Sat, Mar 27, 2004 - Page 7 News List

AZF halts action against France

RANSOM Referring to the Madrid bombing, the obscure 'terrorist group' blackmailing France said it was regrouping to plan more effective attacks against the government

AP , PARIS

An obscure group trying to blackmail France for millions of dollars threatened in a cryptic letter to launch an attack far worse than the Madrid terror bombings. But the group, which previously claimed to have mined railway tracks, also announced a suspension of its operations so it could perfect them.

The letter came on Thursday, a day after a bomb was found half-buried on a train track near the town of Troyes, some 170km southeast of Paris, triggering a massive inspection of France's rail network.

For reasons investigators have yet to fathom, the group calls itself AZF. While it has not carried out attacks, its threats to blow up rail targets have heightened concerns -- laid bare by the Madrid train bombings -- about the vulnerability of European public transport systems.

The new single-page typed message, which carried the letters "AZF" and an arrow pointing left to right in the top left-hand corner, was received on Thursday by President Jacques Chirac's office and the Interior Ministry.

In it, AZF suggested bombs it earlier claimed to have laid under rail tracks had been neutralized while it regroups.

"There are today no longer bombs capable of functioning on the French rail network," said the letter, which the Interior Ministry released to the press. "With the experience gained these last weeks and now conscious of its technological, logistic and other weaknesses, AZF suspends its action for the time needed to remedy this."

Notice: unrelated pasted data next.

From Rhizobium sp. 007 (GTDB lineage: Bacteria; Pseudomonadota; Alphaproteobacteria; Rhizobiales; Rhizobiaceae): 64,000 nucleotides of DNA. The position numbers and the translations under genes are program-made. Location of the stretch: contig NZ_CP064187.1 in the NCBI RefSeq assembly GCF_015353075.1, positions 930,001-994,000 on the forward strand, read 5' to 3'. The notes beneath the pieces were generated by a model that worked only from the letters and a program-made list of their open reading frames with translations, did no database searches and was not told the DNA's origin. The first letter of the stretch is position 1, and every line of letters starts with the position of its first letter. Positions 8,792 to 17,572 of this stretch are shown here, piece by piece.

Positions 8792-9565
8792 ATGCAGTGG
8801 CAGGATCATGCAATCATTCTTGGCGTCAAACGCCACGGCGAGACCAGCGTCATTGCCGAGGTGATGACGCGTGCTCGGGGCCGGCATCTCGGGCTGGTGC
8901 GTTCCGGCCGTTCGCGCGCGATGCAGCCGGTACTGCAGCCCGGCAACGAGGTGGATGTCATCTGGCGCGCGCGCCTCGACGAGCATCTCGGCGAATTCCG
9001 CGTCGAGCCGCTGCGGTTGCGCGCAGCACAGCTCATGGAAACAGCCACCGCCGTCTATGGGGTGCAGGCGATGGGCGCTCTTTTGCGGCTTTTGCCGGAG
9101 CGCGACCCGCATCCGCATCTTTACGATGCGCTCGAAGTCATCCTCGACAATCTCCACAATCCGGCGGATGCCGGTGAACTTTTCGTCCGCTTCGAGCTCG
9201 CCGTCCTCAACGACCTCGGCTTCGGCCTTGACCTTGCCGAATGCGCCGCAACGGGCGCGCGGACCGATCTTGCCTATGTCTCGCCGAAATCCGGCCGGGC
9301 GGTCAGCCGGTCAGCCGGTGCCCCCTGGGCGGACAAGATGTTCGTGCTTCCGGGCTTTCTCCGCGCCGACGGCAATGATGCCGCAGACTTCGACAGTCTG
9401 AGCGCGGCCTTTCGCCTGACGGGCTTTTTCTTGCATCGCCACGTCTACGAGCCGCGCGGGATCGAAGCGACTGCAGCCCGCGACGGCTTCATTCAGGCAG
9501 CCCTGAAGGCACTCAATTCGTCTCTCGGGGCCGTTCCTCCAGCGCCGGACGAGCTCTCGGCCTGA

But the group said it remains determined to extract a ransom from the government at some future date. It has earlier demanded the equivalent of US$6.4 million in dollars and euros.

"When we demand it, pay up with alacrity and let us speak no more about it. Otherwise France will surpass without glory the sad Spanish records," said the letter, which was laced with cryptic turns of phrase.

Police said they regarded the Spanish reference to mean the Madrid rush-hour train bombings on March 11, which killed 190 people and were claimed in the name of al-Qaeda.

Those attacks prompted heightened security in France and elsewhere in Europe. On Thursday, hundreds of passengers were evacuated from Amsterdam's central train station because of a bomb threat police later declared a false alarm.

AZF first contacted the government in December and then threatened last month to attack railway targets. The group directed authorities to a bomb, recovered Feb. 21, that was buried in the bed of a railway line near Limoges in central France.

That bomb and the second one found Wednesday were made from an explosive mixture of nitrates and diesel fuel. The second bomb had seven detonators, attached in the same way as the first, and both were housed in identical see-through plastic boxes, police said.

The discovery of both bombs prompted the state train authority to send some 10,000 employees out on foot to check 32,000km of track. The latest search started Wednesday evening. The previous check earlier this month found no signs of bombs or foul play.

Government spokesman Jean-Francois Cope called for calm, "because it would be a gift for terrorists of all types if we gave the feeling that we fear them."

Police have communicated with AZF using special phone lines and newspaper classified ads that addressed the blackmailers as "My big wolf." Investigators signed off as "Suzy."

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